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looking beyond borders

foreign policy and global economy

Archive for the tag “financial markets”

Will Trump Destroy The Dollar?

Under President Trump, it is possible, for the first time in a generation, to imagine a concerted attack on the central bank. Conceivably, the United States could repeat the story of the mid-1960s and ’70s, when a 15-year period of central-bank independence was brought to an end by presidential bullying. Back then, Lyndon B. Johnson summoned the Fed chairman, William McChesney Martin Jr., to his Texas ranch and shoved him around the living room while proclaiming that low interest rates were imperative in a time of war.

Read Here – The Atlantic

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The Risks To America’s Booming Economy

The US has experienced a decade of excessively low interest rates, which have caused investors and lenders to seek higher yields by bidding up the prices of all types of assets and making risky loans. The danger is that overpriced assets and high-risk loans could lose value and cause an economic downturn.

Read Here -Project Syndicate

China Names New Top Economic Officials

Changes to the top positions at China’s three main economic departments before the 19th National Congress of the Communist Party of China (CPC) will build a new core team to deal with tougher challenges to economic reforms in the future.

Read Here – ecns.cn

The Promise Of Middle East Sovereign Wealth Funds

In the aftermath of the 2008 global financial crisis, investment capital became far scarcer and efforts to ensure SWF transparency and accountability gave way to competition for their capital. Far from a source of apprehension, SWFs have become beneficiaries of fiscal incentives designed to encourage investment in Europe.

Read Here – Project Syndicate

Abu Dhabi’s New $125 Billion Sovereign Fund Is Taking Shape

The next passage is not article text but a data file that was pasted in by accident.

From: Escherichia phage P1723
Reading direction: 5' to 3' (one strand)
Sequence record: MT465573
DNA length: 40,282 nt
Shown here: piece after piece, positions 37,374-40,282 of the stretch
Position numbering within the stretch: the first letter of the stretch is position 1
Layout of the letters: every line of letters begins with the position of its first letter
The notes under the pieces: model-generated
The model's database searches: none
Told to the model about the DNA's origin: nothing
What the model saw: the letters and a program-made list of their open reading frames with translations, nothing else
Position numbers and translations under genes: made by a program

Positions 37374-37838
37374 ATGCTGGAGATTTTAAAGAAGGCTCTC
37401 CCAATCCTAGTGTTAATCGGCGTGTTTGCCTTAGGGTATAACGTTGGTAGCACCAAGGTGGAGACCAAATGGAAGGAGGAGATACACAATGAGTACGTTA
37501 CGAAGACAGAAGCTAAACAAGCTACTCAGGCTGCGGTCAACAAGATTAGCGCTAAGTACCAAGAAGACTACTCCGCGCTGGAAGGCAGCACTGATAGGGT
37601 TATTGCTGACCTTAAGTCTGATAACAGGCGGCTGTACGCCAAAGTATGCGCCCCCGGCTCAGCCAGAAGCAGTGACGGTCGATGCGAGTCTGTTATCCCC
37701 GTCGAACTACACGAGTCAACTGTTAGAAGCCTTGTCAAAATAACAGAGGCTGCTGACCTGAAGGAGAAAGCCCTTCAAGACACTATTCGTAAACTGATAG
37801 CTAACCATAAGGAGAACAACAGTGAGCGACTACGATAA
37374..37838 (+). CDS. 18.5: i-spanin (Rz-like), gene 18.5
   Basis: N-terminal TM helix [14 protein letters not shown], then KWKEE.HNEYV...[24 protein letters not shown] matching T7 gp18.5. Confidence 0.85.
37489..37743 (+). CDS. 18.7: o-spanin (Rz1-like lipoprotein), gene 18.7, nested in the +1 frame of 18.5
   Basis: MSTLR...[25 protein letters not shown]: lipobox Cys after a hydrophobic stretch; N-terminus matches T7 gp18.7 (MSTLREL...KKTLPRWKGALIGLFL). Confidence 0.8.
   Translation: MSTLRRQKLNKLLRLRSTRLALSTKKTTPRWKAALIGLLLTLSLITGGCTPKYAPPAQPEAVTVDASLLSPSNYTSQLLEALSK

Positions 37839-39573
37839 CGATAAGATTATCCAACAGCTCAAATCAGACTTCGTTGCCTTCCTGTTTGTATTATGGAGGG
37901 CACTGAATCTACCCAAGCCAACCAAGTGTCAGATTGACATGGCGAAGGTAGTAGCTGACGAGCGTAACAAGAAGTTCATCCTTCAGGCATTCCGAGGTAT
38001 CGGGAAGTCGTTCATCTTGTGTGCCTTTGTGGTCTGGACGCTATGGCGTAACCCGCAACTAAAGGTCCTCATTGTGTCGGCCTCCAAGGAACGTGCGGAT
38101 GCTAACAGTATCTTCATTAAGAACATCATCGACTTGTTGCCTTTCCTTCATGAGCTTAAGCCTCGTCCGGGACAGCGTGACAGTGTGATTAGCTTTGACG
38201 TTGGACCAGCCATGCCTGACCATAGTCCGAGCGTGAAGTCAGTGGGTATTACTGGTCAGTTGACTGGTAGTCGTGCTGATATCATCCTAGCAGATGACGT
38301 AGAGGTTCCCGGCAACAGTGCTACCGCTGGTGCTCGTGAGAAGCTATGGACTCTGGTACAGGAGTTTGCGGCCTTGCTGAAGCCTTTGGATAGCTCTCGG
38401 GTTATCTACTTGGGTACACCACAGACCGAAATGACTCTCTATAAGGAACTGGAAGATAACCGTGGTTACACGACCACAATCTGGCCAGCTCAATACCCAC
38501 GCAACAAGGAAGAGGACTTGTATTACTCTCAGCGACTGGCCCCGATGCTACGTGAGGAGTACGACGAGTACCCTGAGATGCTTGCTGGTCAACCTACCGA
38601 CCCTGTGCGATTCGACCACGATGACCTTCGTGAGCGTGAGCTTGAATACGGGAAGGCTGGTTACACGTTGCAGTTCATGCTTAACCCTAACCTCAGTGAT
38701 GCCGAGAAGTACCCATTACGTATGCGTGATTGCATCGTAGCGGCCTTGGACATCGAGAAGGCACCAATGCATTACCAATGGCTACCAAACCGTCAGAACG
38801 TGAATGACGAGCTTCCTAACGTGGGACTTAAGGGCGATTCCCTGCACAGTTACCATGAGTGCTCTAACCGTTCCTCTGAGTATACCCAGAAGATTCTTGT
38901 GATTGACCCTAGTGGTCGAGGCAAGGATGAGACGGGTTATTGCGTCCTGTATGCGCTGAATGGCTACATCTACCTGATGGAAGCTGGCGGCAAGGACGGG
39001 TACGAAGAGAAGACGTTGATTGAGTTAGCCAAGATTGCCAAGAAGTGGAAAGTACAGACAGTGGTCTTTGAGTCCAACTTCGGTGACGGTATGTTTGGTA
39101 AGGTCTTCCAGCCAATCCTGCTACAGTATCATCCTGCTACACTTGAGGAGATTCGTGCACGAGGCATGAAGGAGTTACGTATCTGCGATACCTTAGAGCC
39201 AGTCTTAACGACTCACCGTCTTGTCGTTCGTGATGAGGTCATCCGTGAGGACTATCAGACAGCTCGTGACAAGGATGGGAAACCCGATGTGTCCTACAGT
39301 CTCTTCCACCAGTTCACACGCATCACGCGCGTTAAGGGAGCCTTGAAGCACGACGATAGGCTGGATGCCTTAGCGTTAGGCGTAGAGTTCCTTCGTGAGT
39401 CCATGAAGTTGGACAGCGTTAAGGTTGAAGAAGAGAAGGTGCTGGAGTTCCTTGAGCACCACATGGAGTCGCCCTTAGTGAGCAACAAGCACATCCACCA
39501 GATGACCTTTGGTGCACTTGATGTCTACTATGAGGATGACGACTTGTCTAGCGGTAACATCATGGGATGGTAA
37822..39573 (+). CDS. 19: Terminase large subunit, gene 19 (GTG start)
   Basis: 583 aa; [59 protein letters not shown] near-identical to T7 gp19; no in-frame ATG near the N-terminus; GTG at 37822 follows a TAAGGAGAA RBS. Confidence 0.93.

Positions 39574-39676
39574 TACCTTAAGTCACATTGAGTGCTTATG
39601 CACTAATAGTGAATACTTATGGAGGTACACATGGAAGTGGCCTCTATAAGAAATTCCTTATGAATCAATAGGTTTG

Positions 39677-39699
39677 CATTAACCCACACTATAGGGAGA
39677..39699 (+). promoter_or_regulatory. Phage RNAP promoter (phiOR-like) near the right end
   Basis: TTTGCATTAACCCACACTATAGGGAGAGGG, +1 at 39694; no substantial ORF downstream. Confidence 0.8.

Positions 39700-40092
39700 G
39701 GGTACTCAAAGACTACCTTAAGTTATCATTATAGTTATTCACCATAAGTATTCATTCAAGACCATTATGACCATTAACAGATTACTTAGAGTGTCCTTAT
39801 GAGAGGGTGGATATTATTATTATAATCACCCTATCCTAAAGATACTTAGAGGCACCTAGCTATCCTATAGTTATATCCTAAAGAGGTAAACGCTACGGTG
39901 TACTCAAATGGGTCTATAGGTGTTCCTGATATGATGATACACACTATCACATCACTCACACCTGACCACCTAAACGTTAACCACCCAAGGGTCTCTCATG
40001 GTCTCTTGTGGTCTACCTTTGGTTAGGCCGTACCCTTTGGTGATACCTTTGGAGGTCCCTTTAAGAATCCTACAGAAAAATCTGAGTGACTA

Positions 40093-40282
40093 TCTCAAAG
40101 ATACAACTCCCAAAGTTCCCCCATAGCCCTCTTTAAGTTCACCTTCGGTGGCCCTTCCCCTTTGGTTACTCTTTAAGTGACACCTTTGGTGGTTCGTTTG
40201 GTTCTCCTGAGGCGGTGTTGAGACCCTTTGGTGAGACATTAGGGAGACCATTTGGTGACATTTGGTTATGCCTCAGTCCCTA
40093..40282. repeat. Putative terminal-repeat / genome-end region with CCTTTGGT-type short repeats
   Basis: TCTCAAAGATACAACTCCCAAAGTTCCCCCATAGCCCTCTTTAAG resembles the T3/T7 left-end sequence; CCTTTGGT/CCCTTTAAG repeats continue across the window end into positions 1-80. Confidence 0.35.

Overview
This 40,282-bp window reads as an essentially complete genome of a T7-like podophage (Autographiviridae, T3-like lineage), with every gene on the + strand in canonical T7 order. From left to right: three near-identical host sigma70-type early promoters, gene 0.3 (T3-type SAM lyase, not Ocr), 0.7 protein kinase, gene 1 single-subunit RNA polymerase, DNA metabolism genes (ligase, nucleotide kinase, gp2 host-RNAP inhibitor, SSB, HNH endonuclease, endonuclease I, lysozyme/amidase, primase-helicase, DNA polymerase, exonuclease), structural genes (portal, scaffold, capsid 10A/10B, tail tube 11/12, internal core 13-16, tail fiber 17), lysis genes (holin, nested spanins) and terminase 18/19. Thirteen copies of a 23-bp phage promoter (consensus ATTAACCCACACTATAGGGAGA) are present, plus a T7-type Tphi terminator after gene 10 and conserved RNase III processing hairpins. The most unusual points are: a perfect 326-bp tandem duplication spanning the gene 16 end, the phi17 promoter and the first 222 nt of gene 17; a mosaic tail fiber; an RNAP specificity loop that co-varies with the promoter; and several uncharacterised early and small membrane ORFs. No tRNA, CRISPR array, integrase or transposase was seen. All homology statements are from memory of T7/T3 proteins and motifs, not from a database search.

Pakistan’s Economy Is A Pleasant Surprise

Pakistan’s improvement matters because, with approximately 200 million people, it is the sixth most populous country in the world. It is also a nuclear power, and arguably a key to peace in the region.

Read Here – Bloomberg

Nine Economic Lessons From 2016

Had there been no financial crisis in 2007/08 with all the consequences that came with it, the economic outcomes—and, therefore, political history—of the last eight years would have been markedly different. We can talk about globalisation and income inequality until we are blue in the face, but these issues alone don’t explain what’s happening, and anyway, they pre-date the Lehman bust.

Read Here – Prospect

Markets Are Going To Roil Next Year

The sheer range of known unknowns for 2017 — the outlook for China’s economy, the effect of populism on European politics, the scattergun policy-making of president-elect Donald Trump — makes a low level of uncertainty unlikely to persist.

Read Here – BloombergView

Dealing With A Reluctant Power

China is a disruptive power but not a revolutionary one. Its size, wealth, and assertive foreign policy lead it to demand significant changes to existing institutions, but it does not seek to overturn the current international order wholesale.

Read Here – Foreign Affairs

Trump’s Wolves Of Wall Street

The idea that being a banker is an alluring characteristic for a member of the Trump Administration is a startling change. For months, Trump criticised Hillary Clinton for giving paid speeches to banks like Goldman Sachs.

Read Here – The New Yorker

Also read:

Donald Trump and the New Economic Order

 

Trump And The Political Economy Of Liquidity Traps

Escaping the liquidity trap means engineering a dramatic rise in expectations for future demand growth. It means a clear departure from past practice: a regime change. And whether the tool used to engineer the shift in expectations is monetary or fiscal, it cannot occur without strong political support.

Read Here – The Economist

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